Indeed, one of the most delightful ironies of the leaked Tunisia cables is that they make precisely this argument. One missive -- after laying out more juicy details about how and why Ben Ali had "lost touch with the Tunisian people" (the very commentary that, when publicly revealed, actually seemed to affect the situation on the ground) -- concluded that the U.S. should "dial back the public criticism" and replace it with "frequent high-level private candor."
At least in Tunisia, the State Department did not disavow its condemnation of the Ben Ali government after its publication. Elsewhere, officials rushed to deny the obvious. In Sri Lanka, a leaked embassy cable "revealed" the supposedly stunning insight that the country's leaders can't be counted on to prosecute those who committed war crimes in their recently ended fight with the Tamil Tiger rebels, since the leaders were themselves responsible for those crimes. This only confirmed what everyone knew the U.S. government knew about Sri Lanka. Yet the U.S. embassy in Colombo issued a public statement trying to take it back.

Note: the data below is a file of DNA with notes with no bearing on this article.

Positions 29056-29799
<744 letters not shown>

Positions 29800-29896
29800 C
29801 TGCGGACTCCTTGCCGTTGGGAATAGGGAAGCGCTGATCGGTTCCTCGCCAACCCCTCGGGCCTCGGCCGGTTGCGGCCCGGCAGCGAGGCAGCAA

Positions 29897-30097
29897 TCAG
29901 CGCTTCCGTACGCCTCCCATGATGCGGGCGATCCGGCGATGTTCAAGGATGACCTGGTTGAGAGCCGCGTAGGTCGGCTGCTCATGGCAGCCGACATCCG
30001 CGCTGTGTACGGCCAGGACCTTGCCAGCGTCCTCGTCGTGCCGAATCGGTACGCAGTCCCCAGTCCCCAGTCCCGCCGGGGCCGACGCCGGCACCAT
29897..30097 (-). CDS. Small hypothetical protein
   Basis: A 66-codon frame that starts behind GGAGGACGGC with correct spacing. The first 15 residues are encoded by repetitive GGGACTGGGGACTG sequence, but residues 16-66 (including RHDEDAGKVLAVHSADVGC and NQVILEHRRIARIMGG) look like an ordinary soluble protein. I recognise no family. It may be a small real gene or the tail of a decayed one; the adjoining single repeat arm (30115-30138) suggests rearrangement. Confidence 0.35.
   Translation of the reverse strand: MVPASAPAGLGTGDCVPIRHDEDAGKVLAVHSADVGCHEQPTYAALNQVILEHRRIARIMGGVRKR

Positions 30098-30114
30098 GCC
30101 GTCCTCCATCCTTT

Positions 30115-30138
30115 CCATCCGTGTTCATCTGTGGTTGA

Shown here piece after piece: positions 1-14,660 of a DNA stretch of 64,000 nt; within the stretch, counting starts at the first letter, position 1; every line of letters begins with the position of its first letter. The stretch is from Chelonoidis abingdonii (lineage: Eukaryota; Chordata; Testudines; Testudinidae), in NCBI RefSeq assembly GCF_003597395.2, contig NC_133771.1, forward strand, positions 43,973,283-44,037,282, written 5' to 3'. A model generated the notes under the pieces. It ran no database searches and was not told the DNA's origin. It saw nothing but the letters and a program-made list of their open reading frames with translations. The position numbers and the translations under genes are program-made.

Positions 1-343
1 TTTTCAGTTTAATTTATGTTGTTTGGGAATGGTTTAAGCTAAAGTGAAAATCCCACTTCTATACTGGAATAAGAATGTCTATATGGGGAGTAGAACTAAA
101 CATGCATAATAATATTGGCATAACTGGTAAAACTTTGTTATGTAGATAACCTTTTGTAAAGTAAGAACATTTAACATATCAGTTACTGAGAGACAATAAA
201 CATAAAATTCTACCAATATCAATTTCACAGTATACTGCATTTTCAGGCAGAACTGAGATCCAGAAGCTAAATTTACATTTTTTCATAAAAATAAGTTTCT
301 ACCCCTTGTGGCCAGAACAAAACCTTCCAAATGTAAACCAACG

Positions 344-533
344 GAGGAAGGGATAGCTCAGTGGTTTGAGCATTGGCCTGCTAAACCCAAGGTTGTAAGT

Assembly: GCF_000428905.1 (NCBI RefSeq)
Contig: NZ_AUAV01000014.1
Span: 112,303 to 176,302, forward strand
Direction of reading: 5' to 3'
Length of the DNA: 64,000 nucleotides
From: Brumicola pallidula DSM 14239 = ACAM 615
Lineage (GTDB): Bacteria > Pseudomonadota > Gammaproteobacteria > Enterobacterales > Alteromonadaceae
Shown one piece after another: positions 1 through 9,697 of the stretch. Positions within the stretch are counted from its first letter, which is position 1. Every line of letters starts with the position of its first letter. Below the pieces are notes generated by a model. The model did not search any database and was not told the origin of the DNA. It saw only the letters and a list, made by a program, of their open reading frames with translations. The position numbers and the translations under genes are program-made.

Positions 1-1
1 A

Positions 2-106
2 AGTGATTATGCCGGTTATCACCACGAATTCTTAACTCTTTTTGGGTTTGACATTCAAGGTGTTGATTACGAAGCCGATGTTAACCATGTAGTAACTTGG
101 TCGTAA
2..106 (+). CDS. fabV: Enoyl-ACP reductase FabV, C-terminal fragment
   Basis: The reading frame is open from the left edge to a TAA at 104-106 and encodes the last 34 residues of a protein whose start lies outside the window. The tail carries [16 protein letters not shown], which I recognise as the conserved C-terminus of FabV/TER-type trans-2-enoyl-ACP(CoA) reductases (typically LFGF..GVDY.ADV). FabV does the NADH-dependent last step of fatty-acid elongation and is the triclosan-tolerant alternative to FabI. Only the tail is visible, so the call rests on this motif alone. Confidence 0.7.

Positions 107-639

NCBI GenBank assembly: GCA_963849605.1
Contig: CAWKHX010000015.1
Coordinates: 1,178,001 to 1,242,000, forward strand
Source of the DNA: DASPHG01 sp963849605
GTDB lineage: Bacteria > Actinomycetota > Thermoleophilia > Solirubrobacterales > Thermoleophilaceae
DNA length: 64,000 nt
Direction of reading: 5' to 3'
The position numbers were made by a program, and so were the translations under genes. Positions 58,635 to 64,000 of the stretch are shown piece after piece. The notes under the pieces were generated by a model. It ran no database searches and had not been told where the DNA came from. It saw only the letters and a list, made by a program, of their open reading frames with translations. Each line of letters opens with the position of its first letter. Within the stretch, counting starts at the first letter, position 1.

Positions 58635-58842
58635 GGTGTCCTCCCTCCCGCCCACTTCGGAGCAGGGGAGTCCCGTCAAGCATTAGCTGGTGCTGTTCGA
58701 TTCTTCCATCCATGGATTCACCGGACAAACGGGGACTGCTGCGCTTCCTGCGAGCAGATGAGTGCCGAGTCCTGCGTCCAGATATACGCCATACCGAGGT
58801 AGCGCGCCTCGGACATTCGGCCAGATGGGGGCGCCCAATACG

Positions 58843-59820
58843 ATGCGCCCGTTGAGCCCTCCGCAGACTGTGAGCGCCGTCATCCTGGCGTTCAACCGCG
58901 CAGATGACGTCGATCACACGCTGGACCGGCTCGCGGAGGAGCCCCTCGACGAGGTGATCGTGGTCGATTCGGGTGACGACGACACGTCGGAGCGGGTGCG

American diplomats have many reasons to avoid saying publicly what they think privately about their less savory partners. An obvious and logical one is that they want to preserve relationships that are necessary to advance other U.S. goals -- securing Egypt's support for the Middle East peace process, for example, or shoring up Ethiopia's cooperation in fighting terrorism, or getting Kyrgyzstan's assent to hosting a U.S. military base.
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~In one fell swoop, the candor of the cables released by WikiLeaks did more for Arab... more
By Marius Bosch and Georgina Prodhan
JOHANNESBURG/LONDON (Reuters) - If anyone needed proof that cyber activists can create havoc in the real world, the last few weeks have provided evidence in megabytes.
Rallying behind WikiLeaks, the thousands of internet activists who made headlines in December by bringing down the websites of MasterCard and Visa have been branching out.
Operating under the banner "Anonymous", their other forms of action have included hacker defacements of websites, real-life protests such as mass leafleting, and a role in Tunisia's "Jasmine Revolution".
Anonymous activists attacked and shut down several government websites before the ouster of former President Zine al Abedine Ben Ali. They have also targeted governments they see as enemies of free speech. Last month the website of Zimbabwe's finance ministry was hacked and the homepage replaced by a message from Anonymous.
A report by the Organisation for Economic Cooperation and Development (OECD) this week said such attacks on computer systems are unlikely to cause a global shock on their own, though could do if launched in the midst of a natural disaster such as a large solar flare that wipes out satellites and other key communications hardware.